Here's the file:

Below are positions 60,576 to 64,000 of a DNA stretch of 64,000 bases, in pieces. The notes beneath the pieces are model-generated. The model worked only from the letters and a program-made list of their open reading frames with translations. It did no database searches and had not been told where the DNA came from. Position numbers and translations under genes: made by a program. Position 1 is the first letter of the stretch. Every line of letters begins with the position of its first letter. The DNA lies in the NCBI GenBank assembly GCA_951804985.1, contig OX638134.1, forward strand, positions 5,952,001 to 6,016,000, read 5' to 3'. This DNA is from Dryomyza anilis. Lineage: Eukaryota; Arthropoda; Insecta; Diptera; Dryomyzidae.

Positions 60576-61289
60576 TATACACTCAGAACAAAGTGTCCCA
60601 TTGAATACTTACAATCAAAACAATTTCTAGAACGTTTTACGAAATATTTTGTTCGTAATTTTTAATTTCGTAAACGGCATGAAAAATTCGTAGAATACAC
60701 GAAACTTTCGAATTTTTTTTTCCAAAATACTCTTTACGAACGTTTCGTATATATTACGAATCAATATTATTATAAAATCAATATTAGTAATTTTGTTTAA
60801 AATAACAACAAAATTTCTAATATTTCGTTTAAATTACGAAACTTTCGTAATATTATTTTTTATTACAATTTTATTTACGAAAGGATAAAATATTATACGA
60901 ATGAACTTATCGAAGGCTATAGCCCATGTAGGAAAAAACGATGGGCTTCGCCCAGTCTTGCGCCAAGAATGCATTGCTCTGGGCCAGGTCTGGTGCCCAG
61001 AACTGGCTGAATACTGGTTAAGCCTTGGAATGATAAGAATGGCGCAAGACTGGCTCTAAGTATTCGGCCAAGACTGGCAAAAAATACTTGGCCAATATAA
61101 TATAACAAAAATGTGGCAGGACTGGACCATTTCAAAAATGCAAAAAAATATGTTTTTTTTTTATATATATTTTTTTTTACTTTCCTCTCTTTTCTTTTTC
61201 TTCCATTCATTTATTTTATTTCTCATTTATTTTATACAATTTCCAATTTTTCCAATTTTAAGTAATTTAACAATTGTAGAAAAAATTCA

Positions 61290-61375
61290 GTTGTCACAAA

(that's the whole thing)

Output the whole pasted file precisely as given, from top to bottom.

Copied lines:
Below are positions 60,576 to 64,000 of a DNA stretch of 64,000 bases, in pieces. The notes beneath the pieces are model-generated. The model worked only from the letters and a program-made list of their open reading frames with translations. It did no database searches and had not been told where the DNA came from. Position numbers and translations under genes: made by a program. Position 1 is the first letter of the stretch. Every line of letters begins with the position of its first letter. The DNA lies in the NCBI GenBank assembly GCA_951804985.1, contig OX638134.1, forward strand, positions 5,952,001 to 6,016,000, read 5' to 3'. This DNA is from Dryomyza anilis. Lineage: Eukaryota; Arthropoda; Insecta; Diptera; Dryomyzidae.

Positions 60576-61289
60576 TATACACTCAGAACAAAGTGTCCCA
60601 TTGAATACTTACAATCAAAACAATTTCTAGAACGTTTTACGAAATATTTTGTTCGTAATTTTTAATTTCGTAAACGGCATGAAAAATTCGTAGAATACAC
60701 GAAACTTTCGAATTTTTTTTTCCAAAATACTCTTTACGAACGTTTCGTATATATTACGAATCAATATTATTATAAAATCAATATTAGTAATTTTGTTTAA
60801 AATAACAACAAAATTTCTAATATTTCGTTTAAATTACGAAACTTTCGTAATATTATTTTTTATTACAATTTTATTTACGAAAGGATAAAATATTATACGA
60901 ATGAACTTATCGAAGGCTATAGCCCATGTAGGAAAAAACGATGGGCTTCGCCCAGTCTTGCGCCAAGAATGCATTGCTCTGGGCCAGGTCTGGTGCCCAG
61001 AACTGGCTGAATACTGGTTAAGCCTTGGAATGATAAGAATGGCGCAAGACTGGCTCTAAGTATTCGGCCAAGACTGGCAAAAAATACTTGGCCAATATAA
61101 TATAACAAAAATGTGGCAGGACTGGACCATTTCAAAAATGCAAAAAAATATGTTTTTTTTTTATATATATTTTTTTTTACTTTCCTCTCTTTTCTTTTTC
61201 TTCCATTCATTTATTTTATTTCTCATTTATTTTATACAATTTCCAATTTTTCCAATTTTAAGTAATTTAACAATTGTAGAAAAAATTCA

Positions 61290-61375
61290 GTTGTCACAAA